It is a mother/daughter story and it’s also a story about music. Music is very close to my heart and I love how Geremy was able to connect these two generations of music in this one movie. The movie begins with this incredibly intense rap hip-hop fantasy sequence and then it goes into a fairly obscure Bruce Springsteen song from The River Sessions in 1979 or 1980. Geremy has a love of music that spans decades. That was the first thing I responded to. The second thing I responded to is how well he knows these people. He grew up in New Jersey. He knows this world and he just brought a reality to it. So it is a mother/daughter story. It reminds me a lot of the first time I saw Saturday Night Fever and also Rocky a little bit. Obviously, people are going to compare it to 8 Mile, but I just love the entire idea that the best filmmakers bring you into that specific world. I don’t know New Jersey that well, but it’s a side of New Jersey I had never seen, nor did I know existed. That’s what I loved about what he did with the film. It is essentially at its heart a mother/daughter story, but it’s also a story about friendship as well and how friendship translates into music and how that can create something lasting, musically.

Bridget Everett is a movie star. Is she a secret undiscovered weapon?

I think so. She’s like the queen of the talk shows now. She just steals every appearance she does, whether it’s Jimmy Fallon. Everything I’m seeing, she’s spectacular. She’s endearing and also incredibly filthy. She’s, to me, one of the more amazing talents to emerge from this, as is Daniella of course.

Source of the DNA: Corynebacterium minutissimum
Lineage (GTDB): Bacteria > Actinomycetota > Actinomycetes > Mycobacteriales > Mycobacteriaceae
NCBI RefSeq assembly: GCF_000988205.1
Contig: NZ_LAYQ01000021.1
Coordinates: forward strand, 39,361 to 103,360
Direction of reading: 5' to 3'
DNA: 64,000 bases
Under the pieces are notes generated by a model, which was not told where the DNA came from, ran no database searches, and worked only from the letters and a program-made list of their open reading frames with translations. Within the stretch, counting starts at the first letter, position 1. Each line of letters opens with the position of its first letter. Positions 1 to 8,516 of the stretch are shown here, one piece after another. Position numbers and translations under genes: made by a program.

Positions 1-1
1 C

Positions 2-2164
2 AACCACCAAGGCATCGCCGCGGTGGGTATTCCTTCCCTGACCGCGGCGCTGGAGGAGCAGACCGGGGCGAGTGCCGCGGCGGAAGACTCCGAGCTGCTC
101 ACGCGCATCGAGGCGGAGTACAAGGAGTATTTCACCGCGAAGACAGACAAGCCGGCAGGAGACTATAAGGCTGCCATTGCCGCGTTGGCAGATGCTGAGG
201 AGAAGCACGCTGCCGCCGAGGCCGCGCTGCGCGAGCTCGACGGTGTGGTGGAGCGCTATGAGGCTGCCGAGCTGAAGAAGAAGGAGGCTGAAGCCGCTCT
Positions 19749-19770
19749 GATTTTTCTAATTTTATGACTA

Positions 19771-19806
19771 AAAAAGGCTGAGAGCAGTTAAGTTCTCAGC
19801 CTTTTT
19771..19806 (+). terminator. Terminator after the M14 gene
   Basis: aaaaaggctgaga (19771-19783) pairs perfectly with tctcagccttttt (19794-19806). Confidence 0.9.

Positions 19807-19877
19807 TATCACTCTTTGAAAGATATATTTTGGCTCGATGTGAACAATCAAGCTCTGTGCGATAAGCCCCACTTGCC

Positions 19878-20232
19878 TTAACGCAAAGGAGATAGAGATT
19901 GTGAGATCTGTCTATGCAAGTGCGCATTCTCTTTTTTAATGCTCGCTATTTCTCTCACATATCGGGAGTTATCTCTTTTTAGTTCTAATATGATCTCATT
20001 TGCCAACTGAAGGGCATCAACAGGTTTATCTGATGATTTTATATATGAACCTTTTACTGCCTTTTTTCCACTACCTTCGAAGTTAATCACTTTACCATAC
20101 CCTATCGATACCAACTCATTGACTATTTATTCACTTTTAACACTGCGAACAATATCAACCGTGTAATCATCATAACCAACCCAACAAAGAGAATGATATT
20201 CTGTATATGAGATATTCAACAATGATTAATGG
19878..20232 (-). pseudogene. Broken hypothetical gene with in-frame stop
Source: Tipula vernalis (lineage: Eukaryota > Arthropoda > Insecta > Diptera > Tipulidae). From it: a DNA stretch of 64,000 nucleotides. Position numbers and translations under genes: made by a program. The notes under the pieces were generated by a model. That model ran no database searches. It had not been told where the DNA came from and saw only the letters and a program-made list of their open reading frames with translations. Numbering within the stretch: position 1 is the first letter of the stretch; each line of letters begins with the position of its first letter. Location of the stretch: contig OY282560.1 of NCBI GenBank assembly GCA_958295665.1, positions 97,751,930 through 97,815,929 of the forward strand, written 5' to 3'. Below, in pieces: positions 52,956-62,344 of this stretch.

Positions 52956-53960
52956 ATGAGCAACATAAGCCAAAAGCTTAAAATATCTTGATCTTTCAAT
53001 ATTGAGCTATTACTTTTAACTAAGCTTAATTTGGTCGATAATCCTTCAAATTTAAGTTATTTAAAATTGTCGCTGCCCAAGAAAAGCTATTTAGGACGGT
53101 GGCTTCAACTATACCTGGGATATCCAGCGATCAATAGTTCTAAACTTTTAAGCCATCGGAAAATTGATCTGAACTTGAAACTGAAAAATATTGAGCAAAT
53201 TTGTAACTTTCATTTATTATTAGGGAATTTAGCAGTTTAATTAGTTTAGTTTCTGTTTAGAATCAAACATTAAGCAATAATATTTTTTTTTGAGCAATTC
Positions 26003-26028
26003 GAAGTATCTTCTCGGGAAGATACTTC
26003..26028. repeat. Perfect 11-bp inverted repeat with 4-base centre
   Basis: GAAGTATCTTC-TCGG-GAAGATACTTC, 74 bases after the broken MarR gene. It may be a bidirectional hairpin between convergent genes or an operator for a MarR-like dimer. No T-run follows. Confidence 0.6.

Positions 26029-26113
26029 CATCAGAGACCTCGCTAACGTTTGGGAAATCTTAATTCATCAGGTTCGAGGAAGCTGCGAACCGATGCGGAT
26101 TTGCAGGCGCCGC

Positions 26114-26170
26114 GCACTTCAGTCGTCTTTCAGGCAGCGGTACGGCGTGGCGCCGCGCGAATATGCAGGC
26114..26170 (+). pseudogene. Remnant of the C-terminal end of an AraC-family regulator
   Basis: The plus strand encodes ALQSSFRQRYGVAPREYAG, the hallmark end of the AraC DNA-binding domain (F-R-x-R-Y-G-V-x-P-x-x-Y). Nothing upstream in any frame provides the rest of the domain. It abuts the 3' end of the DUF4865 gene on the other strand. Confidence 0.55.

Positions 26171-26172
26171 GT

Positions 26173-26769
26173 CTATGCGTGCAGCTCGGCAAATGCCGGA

Did we know Bridget could sing before Patti Cake$?

Well, yeah, because she had a cabaret act for years. I think Geremy saw it. I wasn’t aware of Bridget until Geremy told me about her and then I started looking up old YouTube videos and teaching myself about how important she was to the New York cabaret world.

Was Patti always going to be an unknown?

I think so. I think from Geremy’s point of view, definitely. The shocking thing about it obviously is that she’s Australian. We had screenings where suddenly there’s a Q&A afterwards and Daniella opens her mouth to speak and she’s got this heavy Australian accent and the audience just gasps. At the Sundance screening people were screaming. They couldn’t believe that she was such a convincing New Jersyan.

To me the fantasy sequences were about capturing the feeling of music, not just the literal sound of it. Is that what Geremy was going for?

I think the fantasy sequences are obviously capturing what Patti’s dreams are, what she thinks she wants. The interesting thing is musicians, because I’m obsessed with music and I’ve been friends with a lot of musicians over the years, they all say the same thing. Regardless of their level of success, the most successful ones talk about how there’s nothing quite like hearing your song on the radio for the first time. There’s nothing that can replace that feeling. Some very famous rock stars are like, “It never goes away.” It never stops being one of the most joyous moments of their lives. For me, this movie is all about that song being played on the radio. I’ve seen the movie 25, 30 times and I’m still crying at the end of the movie. That, to me, is what the real dream is. That boils it down to the reality of the dream and the fantasy sequences are again what really don’t matter in music if you take music in its purest form.